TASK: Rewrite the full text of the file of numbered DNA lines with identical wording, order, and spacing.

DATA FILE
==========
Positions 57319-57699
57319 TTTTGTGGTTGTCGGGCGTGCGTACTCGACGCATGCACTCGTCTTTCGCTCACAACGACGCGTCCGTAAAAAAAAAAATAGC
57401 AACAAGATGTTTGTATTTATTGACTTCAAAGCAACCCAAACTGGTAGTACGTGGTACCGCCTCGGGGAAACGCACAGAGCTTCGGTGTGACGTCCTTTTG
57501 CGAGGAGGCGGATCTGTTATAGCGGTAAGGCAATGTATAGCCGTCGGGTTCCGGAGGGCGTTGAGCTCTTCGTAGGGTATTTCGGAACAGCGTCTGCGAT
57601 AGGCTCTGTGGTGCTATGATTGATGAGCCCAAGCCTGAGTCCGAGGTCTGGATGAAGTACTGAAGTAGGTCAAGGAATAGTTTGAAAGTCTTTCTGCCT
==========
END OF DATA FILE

Positions 57319-57699
57319 TTTTGTGGTTGTCGGGCGTGCGTACTCGACGCATGCACTCGTCTTTCGCTCACAACGACGCGTCCGTAAAAAAAAAAATAGC
57401 AACAAGATGTTTGTATTTATTGACTTCAAAGCAACCCAAACTGGTAGTACGTGGTACCGCCTCGGGGAAACGCACAGAGCTTCGGTGTGACGTCCTTTTG
57501 CGAGGAGGCGGATCTGTTATAGCGGTAAGGCAATGTATAGCCGTCGGGTTCCGGAGGGCGTTGAGCTCTTCGTAGGGTATTTCGGAACAGCGTCTGCGAT
57601 AGGCTCTGTGGTGCTATGATTGATGAGCCCAAGCCTGAGTCCGAGGTCTGGATGAAGTACTGAAGTAGGTCAAGGAATAGTTTGAAAGTCTTTCTGCCT